At the beginning of the financial year, most larger businesses conduct a 6- or 12-monthly employee review. The staff review process is a hard and fast rule for them but, for many small to medium enterprises, it is neglected.
The common reasons I hear are:
- “I don’t have time”
- “They know what I think of their performance as we talk all the time”
- “I don’t see the need”
The problem with these responses is that they fail to recognise the huge opportunity. You only get out of your employees what you put in: if you don’t invest time into mentoring and communicating with your team regularly, you generally won’t get the results you want.
After all, it’s all about two-way communication.
No staff review process? Here’s 5 problems you may face as a result…
Failure to have a staff review process is likely to result in:
1. Poor communication of goals
This applies to both your business goals and your employees’ private and professional goals. Unsurprisingly, this probably means that neither the business nor the team member will achieve their goals.
2. Poor documentation of your expectations of employees and vice versa
This leads to frustration and the finger of blame being pointed at each other for uncommunicated expectations not being met.
3. Lack of understanding of career steps
You won’t know whether your employee’s current role is what they want moving forward or the timeframe in which they want to achieve their next step.
You may become frustrated that they aren’t growing and taking on more responsibility while your team member may feel undervalued and demotivated. This may result in them looking elsewhere for opportunity and motivation.
4. No identification of training and development needs
Professional development opportunities are key to employees staying with companies. Most want to overcome their weaknesses, grow new skills, and take their career to the next level. If they feel that you don’t want to invest in them and don’t value them, they will look elsewhere.
5. No acknowledgement of contribution to the culture & values of the businesses
Employees hear you talk about culture and values but only in general terms. This isn’t meaningful to them and is ultimately demotivating when they identify team members not living those values.
How to design your staff review process
As you can see, having no staff review process results in a bad outcome for both you and your team. The good news is that it’s easy to turn this around, as long as you follow a good process.
I recommend that your review process include the following:
It’s important that managers and mentors both understand their team members’ goals for the year ahead and acknowledge the goals achieved since the last review. These goals should ideally align with those of the business.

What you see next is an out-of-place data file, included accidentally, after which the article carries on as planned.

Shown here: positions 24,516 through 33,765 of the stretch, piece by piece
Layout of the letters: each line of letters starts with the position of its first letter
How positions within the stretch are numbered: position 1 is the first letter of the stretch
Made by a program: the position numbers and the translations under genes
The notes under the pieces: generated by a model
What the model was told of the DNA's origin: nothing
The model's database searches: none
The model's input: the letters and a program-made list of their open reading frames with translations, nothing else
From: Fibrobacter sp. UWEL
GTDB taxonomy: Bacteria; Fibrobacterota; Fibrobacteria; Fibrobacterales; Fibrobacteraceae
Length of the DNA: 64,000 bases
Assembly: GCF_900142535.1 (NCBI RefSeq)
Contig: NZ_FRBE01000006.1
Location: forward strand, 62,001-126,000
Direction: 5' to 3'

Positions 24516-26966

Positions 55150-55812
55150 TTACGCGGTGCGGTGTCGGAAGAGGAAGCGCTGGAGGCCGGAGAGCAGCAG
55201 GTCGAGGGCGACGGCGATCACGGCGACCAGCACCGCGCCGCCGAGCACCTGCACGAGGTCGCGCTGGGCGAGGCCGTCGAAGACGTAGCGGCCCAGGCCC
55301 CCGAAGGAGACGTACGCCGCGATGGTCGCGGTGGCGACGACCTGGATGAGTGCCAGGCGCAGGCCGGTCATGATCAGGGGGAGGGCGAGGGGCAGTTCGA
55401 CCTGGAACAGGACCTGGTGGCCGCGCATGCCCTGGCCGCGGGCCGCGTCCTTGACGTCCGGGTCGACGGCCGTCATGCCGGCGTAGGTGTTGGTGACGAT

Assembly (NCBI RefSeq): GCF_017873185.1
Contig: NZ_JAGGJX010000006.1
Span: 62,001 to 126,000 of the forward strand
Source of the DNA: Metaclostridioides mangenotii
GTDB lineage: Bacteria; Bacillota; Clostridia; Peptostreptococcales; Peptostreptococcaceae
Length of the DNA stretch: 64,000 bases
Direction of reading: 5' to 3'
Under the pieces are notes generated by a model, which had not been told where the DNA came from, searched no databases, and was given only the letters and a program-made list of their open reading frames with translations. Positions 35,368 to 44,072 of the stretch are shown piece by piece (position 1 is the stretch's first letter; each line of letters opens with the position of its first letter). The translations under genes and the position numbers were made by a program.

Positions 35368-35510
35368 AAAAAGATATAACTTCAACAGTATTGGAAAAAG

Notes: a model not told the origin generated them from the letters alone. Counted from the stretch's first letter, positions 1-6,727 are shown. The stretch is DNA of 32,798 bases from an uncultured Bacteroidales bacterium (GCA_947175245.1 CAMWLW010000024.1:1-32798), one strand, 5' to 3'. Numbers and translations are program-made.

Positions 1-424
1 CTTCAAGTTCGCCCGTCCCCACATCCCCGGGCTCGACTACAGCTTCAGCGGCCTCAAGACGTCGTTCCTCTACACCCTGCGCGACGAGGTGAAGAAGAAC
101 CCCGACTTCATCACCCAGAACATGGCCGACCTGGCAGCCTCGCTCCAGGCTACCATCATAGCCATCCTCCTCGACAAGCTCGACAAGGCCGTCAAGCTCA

- Key Performance Indicators (KPIs)
Every team member should have KPIs. The rule I go by is 5 KPIs plus or minus 2 (so 3-7 per team member). These need to align with the business KPIs, as we want our team to be aligned with growing and improving our business. Each team member needs to understand why these KPIs are important and how they can achieve them.
- Next step
What does your employee need to do to get to the next level within your business? Some team members will be happy with their current position, but you should at least ask the question each time because things change and people change. The last thing you want is for a great team member to leave because they see a lack of opportunity to advance their career, while you assumed they were happy and content in their current role. Always ask.
Identify what training your employees need to help them achieve their goals and progress their career. For most businesses, their largest expense and therefore largest resource is their team. To get the most out of them, invest in their skills and capabilities.
- Alignment with the businesses vision and core values
Are your team living the core values of your business every day? One way to assess this is to identify the desired behaviours that underpin the values. Then you and the team member compare their actual behaviours with the desired ones. These assessments should be constructively discussed where there is non-alignment (i.e. “I think this, you think that, why are we not on the same page?”)
Whilst an effective staff review process does require a reasonable time investment, it’s worthwhile to ensure you have a happy and productive team.
If you would like assistance with formulating your staff review process and determining your current team engagement and satisfaction levels, we can conduct a comprehensive staff survey. This consists of 40 questions, with anonymous responses to ensure that team members feel comfortable in providing open and honest feedback.
Please contact me to find out more.